No President is perfect. It’s easy to promise and a lot harder to deliver. Reagan focused on three things: an optimism based on free-enterprise innovation, smaller government, and lower taxes. He delivered on all but smaller government. As Reagan advisor Arnold Laffer confessed, “When it came to cutting welfare payments and school lunch,…it was very hard. Someone would come over and say, ‘How can you cut school lunches?’ Reagan would reply, ‘I guess you’re right; I’ll tell them not to cut that one.’”

The pressure to keep growing government is tempting and easy to understand, but it is not what America was created for. America’s form of government was designed to protect citizens from an over-controlling, over-taxing government. We need to reclaim that passion for freedom and self-reliance. Our founding citizens wanted the opportunity to pursue happiness, not happiness given to them at the expense of other taxpayers.

The election is months away. So I’m going to borrow on the optimism of Ronald Reagan to inspire us all on this first day of 2024: “I’m not taking your time…to ask you to trust me. Instead, I ask you to trust yourself. That is what America is all about… It’s the power of millions of people like you who will determine what will make America great again.”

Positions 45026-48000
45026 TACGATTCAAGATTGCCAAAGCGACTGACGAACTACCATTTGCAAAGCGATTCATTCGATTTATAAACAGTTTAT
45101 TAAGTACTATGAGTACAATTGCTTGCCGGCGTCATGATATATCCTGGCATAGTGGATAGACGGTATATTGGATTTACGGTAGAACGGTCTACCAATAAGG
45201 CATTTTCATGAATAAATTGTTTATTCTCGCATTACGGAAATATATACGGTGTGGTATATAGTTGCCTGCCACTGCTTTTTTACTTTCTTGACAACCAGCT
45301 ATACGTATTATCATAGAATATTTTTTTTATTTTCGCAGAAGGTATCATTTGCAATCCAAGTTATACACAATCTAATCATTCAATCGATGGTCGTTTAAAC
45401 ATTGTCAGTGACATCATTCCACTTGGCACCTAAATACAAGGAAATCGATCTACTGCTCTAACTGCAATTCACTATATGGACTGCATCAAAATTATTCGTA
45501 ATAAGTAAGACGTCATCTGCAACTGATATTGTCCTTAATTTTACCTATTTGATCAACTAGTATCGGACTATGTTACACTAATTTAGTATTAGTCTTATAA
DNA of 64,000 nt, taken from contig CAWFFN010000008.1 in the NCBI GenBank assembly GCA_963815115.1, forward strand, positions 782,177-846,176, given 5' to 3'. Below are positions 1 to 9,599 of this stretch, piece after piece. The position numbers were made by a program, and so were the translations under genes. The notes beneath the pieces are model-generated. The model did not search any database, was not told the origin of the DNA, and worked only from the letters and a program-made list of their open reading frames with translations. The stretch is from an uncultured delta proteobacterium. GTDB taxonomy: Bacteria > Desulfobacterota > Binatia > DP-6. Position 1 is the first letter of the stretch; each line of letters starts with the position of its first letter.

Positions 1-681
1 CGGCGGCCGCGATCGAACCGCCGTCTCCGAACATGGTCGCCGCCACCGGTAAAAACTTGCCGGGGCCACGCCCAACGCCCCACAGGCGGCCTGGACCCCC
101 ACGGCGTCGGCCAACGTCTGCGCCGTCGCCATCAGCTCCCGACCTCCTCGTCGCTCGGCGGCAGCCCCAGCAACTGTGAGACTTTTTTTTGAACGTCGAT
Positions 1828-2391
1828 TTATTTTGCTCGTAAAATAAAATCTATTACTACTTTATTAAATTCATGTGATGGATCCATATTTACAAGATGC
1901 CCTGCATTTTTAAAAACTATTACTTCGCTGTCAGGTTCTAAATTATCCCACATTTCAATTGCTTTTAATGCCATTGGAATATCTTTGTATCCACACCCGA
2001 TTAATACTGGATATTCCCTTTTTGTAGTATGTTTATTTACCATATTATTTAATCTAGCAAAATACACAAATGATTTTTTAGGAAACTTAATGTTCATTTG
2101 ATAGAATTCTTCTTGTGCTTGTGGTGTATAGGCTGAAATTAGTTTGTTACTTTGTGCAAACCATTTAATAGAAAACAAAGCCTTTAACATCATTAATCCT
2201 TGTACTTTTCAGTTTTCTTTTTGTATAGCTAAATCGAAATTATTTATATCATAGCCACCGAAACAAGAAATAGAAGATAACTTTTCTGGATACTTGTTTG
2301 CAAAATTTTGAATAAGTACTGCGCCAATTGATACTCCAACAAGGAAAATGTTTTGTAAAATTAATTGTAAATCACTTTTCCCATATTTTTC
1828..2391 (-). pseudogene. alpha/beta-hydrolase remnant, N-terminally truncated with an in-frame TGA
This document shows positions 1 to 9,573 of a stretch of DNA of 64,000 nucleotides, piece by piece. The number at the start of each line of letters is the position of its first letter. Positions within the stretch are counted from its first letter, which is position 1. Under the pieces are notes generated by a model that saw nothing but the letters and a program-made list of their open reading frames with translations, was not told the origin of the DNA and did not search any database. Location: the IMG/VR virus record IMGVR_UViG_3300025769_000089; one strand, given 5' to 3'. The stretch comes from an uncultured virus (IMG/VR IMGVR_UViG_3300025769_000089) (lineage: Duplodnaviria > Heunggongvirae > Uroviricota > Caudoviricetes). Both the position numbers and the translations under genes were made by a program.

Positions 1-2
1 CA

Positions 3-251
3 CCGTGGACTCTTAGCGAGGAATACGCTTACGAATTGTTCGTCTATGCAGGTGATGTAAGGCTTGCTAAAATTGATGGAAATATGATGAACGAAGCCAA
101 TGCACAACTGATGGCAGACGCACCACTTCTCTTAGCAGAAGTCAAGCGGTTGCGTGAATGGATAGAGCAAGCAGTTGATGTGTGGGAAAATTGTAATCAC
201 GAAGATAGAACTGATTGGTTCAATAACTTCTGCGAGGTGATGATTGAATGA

Reagan wouldn’t want us to wait for the next election. We’ve had enough of eloquent politicians who think they have all the answers. We need to believe in ourselves and get busy living our own dreams. Then, in November, let’s elect a leader who will stay out of our way and give “We the People” freedom again—freedom to fail, succeed, and thrive in our own American Dream!
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Faith

Three Cheers for Christian America

Thank you for safeguarding the public and private expressions of others

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Considering all the nations in the world and the dominating religions within those nations, Christianity is the most beneficial. When Christians are in the majority, it is good for everyone who resides there.